Provincie-gotiek of vroeg-gotiek? Een herwaardering van het Bergportaal van de St.-Servaaskerk te Maastricht naar aanleiding van de restauratie van 1992
The so-called 'Bergportaal' (janua montis), situated on the south-west side of the nave of the church of St Servatius in Maastricht comprises an elaborate Gothic portal preceded by a decorated porch. The portal consists of a tympanum and lintel showing the death and triumph of the Virgin Mary, framed by alternately figurative and foliate archivolts supported by eight large statues. In previous centuries the Bergportaal was extensively restored. Missing parts were replaced and the sculpture disappeared under a thick and coarse coating of paint and piaster, which probably accounts for the rather low esteem in which the portal has generally been held. During restoration work in 1992 these layers were removed from three of the better-preserved archivolt statuettes, an operation which shed new light on the quality of the ensemble and on its original polychromy. It became clear that the sculpture was not the result of a single, continuous campaign.
Apparently an early Gothic portal erected circa 1170-80 had been enlarged shortly after 1200. The earliest sculpture is of very high quality and bears a marked resemblance to Meuse-valley metalwork of the same period. This indicates that Meuse-valley sculpture did not lag behind the other arts in the region, as is generally held, and that stylistically the Bergportaal has little to do with the portal of Senlis (circa l170) in northern France, with which it is usually - rather unfavourably - compared. Rather than being a late and provincial thirteenth-century copy of this portal, the earliest sculpture of the Bergportaal is probably more or less contemporary with it, and this - in view of the similarities - suggests a common prototype, probably somewhere in northern France or present-day Belgium.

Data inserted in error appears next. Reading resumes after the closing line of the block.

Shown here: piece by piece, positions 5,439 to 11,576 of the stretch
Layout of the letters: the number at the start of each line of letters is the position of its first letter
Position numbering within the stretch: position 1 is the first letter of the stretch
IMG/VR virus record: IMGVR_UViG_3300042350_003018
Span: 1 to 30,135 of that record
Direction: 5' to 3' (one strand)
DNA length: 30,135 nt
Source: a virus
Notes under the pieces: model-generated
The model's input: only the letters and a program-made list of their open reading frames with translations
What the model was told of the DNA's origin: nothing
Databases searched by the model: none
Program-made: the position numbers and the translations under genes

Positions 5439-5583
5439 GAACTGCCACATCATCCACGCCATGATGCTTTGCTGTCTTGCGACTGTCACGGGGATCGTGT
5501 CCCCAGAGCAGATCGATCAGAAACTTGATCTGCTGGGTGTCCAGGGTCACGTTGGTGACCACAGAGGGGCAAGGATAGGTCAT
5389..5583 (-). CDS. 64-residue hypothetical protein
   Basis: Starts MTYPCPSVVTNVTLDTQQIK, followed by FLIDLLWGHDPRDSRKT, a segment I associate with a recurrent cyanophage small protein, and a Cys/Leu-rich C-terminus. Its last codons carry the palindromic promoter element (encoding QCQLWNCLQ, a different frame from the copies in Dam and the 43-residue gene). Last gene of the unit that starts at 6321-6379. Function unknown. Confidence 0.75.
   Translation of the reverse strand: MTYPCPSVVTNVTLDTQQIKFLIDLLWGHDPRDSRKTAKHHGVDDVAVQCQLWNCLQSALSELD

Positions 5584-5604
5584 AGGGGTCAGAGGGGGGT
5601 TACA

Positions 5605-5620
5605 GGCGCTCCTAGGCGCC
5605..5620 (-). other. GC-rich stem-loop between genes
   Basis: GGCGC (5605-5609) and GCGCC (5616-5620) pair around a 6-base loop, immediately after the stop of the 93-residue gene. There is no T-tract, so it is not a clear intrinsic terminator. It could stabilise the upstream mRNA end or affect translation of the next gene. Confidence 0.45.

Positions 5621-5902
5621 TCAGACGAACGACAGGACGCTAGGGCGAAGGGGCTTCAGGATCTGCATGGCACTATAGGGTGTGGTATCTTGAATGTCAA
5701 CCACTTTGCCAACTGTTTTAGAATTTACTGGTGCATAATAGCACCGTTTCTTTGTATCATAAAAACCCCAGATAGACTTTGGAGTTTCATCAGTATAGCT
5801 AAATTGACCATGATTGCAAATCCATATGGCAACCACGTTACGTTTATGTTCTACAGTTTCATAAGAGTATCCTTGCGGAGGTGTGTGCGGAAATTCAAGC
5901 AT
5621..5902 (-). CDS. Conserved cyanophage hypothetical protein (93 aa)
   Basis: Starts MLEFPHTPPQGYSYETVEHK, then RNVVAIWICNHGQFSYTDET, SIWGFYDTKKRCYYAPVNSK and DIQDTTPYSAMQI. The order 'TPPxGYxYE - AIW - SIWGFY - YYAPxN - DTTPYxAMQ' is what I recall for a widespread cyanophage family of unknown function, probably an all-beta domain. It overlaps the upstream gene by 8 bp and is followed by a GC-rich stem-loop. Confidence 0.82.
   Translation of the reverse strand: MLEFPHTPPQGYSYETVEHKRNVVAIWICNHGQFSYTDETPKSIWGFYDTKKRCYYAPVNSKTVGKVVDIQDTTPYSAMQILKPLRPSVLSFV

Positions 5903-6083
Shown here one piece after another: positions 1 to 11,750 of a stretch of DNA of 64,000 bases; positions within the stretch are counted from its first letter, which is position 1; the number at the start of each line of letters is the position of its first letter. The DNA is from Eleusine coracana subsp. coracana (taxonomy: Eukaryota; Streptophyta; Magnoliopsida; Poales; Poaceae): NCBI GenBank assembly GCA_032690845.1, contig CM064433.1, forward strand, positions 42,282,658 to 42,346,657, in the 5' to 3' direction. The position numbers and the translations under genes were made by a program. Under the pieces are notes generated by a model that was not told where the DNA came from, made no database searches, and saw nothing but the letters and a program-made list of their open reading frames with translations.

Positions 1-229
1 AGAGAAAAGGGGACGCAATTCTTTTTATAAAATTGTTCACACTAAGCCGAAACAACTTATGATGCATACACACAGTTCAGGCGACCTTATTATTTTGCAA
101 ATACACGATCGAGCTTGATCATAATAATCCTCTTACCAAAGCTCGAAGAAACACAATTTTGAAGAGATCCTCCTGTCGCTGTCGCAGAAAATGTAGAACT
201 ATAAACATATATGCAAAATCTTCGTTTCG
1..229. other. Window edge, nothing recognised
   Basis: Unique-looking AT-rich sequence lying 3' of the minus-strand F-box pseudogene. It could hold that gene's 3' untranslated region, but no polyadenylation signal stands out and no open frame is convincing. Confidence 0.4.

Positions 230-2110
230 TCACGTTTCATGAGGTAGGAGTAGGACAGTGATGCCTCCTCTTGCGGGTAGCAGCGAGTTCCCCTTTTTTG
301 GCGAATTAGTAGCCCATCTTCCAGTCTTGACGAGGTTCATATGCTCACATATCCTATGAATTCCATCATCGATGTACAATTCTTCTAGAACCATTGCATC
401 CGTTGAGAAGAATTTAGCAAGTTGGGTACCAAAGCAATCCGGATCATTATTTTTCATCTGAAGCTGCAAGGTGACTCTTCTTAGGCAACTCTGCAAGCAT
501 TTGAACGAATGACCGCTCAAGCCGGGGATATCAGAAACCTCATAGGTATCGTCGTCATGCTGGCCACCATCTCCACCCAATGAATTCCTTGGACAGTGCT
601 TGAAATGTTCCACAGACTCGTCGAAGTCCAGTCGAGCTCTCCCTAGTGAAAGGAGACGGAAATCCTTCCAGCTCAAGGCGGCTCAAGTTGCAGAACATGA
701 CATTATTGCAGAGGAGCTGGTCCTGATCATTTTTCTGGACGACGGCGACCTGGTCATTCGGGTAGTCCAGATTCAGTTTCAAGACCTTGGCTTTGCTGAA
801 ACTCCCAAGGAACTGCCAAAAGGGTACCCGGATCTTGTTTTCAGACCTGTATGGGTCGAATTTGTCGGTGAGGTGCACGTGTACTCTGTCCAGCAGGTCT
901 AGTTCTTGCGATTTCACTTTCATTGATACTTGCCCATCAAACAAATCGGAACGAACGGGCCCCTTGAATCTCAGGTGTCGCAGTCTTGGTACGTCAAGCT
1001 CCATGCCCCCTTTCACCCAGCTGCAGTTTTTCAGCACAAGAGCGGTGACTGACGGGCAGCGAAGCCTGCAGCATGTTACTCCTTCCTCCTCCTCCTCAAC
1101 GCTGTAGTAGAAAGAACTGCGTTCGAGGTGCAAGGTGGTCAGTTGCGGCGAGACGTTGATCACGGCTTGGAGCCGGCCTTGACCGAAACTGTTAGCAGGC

Unfortunately, much of the architecture and sculpture there has not survived, but scarce fragments in Picardie, Artois, Hainault and in the Meuse Valley itself show that, when built, the Bergportaal was not the lonely northern freak it is today. In fact, as the most substantial remnant of this northern output, the Bergportaal bears testimony to the important, but rather underestimated role played by the 'north' in the development of Gothic sculpture in the last quarter of the twelfth century.
Copyright (c) 1994 Elizabeth den Hartog
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